Are you looking for the right book during the transition from summer into fall? Look no further: with its page-turning plot and crisp autumn setting, Erica Wright’s The Granite Moth* is the book for you.
On Halloween night, private investigator Kathleen Stone—Kat, or Kate, Katya, Kathy, Keith, Kennedy, or another alias, depending on who’s asking—is waiting on a friend and former colleague to drop off some leads that could help her build a case against her nemesis, cartel boss Salvatore Magrelli. Ever since she left undercover work for the NYPD, she’s felt much more comfortable in disguise, and this night is no exception, so she’s surprised when her friend Dolly, the star of the Pink Parrot’s famous drag show, recognizes her from his position on the club’s float.
Minutes later, the float explodes, and Kat finds herself juggling two cases at once as she’s pulled into investigating the incident by Big Mamma, the club’s owner, who’s convinced it’s no accident. When Kat infiltrates the Skyview, a tony private club run by Magrelli’s wife, the murder of an employee makes her think that the two cases are possibly connected—as hate crimes.
What I liked best about The Granite Moth, in no particular order:
- The plot: It’s full of twists and turns, but it’s not convoluted, and it doesn’t rely on sexual assault as a plot point or character motivation (hallelujah!). Also, until now I’d never read a detective novel with (potential) hate crimes as a focus. Timely, unfortunately.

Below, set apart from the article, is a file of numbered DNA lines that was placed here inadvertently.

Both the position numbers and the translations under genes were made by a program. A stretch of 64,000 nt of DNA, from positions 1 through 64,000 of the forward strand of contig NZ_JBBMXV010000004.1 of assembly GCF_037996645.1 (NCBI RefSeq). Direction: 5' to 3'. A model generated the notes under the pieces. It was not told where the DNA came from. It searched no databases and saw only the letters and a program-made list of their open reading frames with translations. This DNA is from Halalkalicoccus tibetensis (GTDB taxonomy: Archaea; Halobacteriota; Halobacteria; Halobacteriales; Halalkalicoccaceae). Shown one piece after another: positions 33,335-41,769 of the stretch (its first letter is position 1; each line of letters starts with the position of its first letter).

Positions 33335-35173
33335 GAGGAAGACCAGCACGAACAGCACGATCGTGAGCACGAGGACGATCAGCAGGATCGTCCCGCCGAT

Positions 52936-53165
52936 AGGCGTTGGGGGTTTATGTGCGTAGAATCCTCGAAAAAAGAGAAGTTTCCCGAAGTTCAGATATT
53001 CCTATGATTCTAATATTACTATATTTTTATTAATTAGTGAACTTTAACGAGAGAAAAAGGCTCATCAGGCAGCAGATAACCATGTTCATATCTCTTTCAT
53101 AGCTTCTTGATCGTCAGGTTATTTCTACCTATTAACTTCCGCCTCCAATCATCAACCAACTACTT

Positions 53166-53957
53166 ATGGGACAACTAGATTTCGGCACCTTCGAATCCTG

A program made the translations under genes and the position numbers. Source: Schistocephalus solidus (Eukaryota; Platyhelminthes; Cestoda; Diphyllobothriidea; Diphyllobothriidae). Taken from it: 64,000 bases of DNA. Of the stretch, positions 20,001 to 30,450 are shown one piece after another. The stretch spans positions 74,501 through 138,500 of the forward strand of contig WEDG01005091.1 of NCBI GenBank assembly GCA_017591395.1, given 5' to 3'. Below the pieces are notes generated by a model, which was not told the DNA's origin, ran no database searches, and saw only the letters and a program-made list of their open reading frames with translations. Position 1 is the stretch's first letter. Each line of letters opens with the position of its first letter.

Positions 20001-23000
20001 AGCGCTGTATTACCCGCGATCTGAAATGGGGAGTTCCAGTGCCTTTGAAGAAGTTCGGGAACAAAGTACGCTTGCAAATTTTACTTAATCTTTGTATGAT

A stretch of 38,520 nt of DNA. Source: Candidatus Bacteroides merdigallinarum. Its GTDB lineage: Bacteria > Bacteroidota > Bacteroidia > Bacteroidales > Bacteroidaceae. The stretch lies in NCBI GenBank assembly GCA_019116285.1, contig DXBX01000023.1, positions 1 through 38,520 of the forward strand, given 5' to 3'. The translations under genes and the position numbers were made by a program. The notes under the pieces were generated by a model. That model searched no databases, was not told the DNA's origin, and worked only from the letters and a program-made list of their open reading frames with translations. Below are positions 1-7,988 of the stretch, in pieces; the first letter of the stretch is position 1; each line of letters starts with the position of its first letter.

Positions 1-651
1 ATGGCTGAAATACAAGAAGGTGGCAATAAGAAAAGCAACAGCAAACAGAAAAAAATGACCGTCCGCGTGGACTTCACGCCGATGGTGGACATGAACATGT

- The secondary characters: Dolly and his friends at the Pink Parrot are fully differentiated and fleshed out, as is Kat’s former colleague and friend Ellis, an NYPD detective. The only character I had a hard time understanding was Meeza, Kat’s assistant; it wasn’t clear why a smart, capable woman is interested in V.P., a small-time criminal.
- Kat: Kat is smart and brave, though scarred by her work undercover and reasonably worried about the dangerous people crossing her path–a far cry from the usual marks she pursues. She doesn’t carry a gun, which makes her resourceful; scenes have more room to breathe since violence isn’t always imminent. Disguise is her weapon of choice, but she also listens carefully and carries bolt cutters. Plus, I enjoyed Kat’s sense of humor (wry, as befits a PI).
- The writing: Ms. Wright’s prose doesn’t call attention to itself, which (for me, anyway) is ideal in genre fiction, but it certainly has some lovely moments, like this image: “Ellis stopped abruptly and turned me to face him. He ducked down until he was peering into my eyes with his translucent one. I could see myself in his pupils, the smallest nesting doll in the set, the one with nothing inside.”
If you, like me, aren’t a connoisseur of crime fiction but like to sample the genre from time to time, I’d happily recommend The Granite Moth.
*I received a copy of this book from the author for review purposes, which did not affect the content of my review.